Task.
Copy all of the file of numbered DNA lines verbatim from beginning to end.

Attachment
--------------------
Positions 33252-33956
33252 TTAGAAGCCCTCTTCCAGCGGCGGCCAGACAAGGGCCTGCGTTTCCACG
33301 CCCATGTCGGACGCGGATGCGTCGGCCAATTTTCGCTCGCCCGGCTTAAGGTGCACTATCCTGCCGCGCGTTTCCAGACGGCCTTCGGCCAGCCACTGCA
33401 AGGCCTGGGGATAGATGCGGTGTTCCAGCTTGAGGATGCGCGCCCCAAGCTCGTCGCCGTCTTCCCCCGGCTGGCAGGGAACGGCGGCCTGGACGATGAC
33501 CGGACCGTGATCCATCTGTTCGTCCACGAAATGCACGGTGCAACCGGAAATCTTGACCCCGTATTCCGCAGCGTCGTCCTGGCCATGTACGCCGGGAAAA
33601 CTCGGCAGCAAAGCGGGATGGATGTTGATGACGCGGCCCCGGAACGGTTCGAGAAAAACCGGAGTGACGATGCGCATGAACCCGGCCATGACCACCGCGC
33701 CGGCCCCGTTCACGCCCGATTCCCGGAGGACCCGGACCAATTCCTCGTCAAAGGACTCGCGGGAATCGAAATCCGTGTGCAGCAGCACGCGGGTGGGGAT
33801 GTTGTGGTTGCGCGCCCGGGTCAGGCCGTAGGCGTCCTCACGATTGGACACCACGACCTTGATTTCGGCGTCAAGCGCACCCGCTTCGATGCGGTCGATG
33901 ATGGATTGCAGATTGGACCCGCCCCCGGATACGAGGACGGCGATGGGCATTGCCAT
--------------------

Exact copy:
Positions 33252-33956
33252 TTAGAAGCCCTCTTCCAGCGGCGGCCAGACAAGGGCCTGCGTTTCCACG
33301 CCCATGTCGGACGCGGATGCGTCGGCCAATTTTCGCTCGCCCGGCTTAAGGTGCACTATCCTGCCGCGCGTTTCCAGACGGCCTTCGGCCAGCCACTGCA
33401 AGGCCTGGGGATAGATGCGGTGTTCCAGCTTGAGGATGCGCGCCCCAAGCTCGTCGCCGTCTTCCCCCGGCTGGCAGGGAACGGCGGCCTGGACGATGAC
33501 CGGACCGTGATCCATCTGTTCGTCCACGAAATGCACGGTGCAACCGGAAATCTTGACCCCGTATTCCGCAGCGTCGTCCTGGCCATGTACGCCGGGAAAA
33601 CTCGGCAGCAAAGCGGGATGGATGTTGATGACGCGGCCCCGGAACGGTTCGAGAAAAACCGGAGTGACGATGCGCATGAACCCGGCCATGACCACCGCGC
33701 CGGCCCCGTTCACGCCCGATTCCCGGAGGACCCGGACCAATTCCTCGTCAAAGGACTCGCGGGAATCGAAATCCGTGTGCAGCAGCACGCGGGTGGGGAT
33801 GTTGTGGTTGCGCGCCCGGGTCAGGCCGTAGGCGTCCTCACGATTGGACACCACGACCTTGATTTCGGCGTCAAGCGCACCCGCTTCGATGCGGTCGATG
33901 ATGGATTGCAGATTGGACCCGCCCCCGGATACGAGGACGGCGATGGGCATTGCCAT